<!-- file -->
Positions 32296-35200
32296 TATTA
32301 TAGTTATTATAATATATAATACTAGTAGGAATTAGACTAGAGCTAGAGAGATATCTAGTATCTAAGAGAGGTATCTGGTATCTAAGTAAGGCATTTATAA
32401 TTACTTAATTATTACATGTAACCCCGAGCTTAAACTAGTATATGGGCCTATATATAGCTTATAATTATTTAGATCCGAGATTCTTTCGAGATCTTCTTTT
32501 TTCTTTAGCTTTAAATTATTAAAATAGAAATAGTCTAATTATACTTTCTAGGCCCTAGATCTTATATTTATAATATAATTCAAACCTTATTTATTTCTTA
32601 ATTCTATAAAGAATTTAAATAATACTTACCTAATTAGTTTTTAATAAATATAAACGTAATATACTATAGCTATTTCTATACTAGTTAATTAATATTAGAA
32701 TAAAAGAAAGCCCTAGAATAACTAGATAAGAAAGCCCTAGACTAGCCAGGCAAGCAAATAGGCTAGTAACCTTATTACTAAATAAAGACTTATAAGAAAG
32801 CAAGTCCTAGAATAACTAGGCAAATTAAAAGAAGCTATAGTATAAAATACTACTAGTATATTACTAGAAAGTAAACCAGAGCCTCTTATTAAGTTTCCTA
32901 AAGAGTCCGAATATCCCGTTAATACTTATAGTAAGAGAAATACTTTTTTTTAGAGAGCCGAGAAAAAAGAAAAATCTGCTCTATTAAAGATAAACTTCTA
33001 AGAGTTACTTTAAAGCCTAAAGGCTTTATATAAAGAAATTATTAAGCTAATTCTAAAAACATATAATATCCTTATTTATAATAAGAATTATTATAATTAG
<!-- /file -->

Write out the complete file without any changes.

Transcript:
Positions 32296-35200
32296 TATTA
32301 TAGTTATTATAATATATAATACTAGTAGGAATTAGACTAGAGCTAGAGAGATATCTAGTATCTAAGAGAGGTATCTGGTATCTAAGTAAGGCATTTATAA
32401 TTACTTAATTATTACATGTAACCCCGAGCTTAAACTAGTATATGGGCCTATATATAGCTTATAATTATTTAGATCCGAGATTCTTTCGAGATCTTCTTTT
32501 TTCTTTAGCTTTAAATTATTAAAATAGAAATAGTCTAATTATACTTTCTAGGCCCTAGATCTTATATTTATAATATAATTCAAACCTTATTTATTTCTTA
32601 ATTCTATAAAGAATTTAAATAATACTTACCTAATTAGTTTTTAATAAATATAAACGTAATATACTATAGCTATTTCTATACTAGTTAATTAATATTAGAA
32701 TAAAAGAAAGCCCTAGAATAACTAGATAAGAAAGCCCTAGACTAGCCAGGCAAGCAAATAGGCTAGTAACCTTATTACTAAATAAAGACTTATAAGAAAG
32801 CAAGTCCTAGAATAACTAGGCAAATTAAAAGAAGCTATAGTATAAAATACTACTAGTATATTACTAGAAAGTAAACCAGAGCCTCTTATTAAGTTTCCTA
32901 AAGAGTCCGAATATCCCGTTAATACTTATAGTAAGAGAAATACTTTTTTTTAGAGAGCCGAGAAAAAAGAAAAATCTGCTCTATTAAAGATAAACTTCTA
33001 AGAGTTACTTTAAAGCCTAAAGGCTTTATATAAAGAAATTATTAAGCTAATTCTAAAAACATATAATATCCTTATTTATAATAAGAATTATTATAATTAG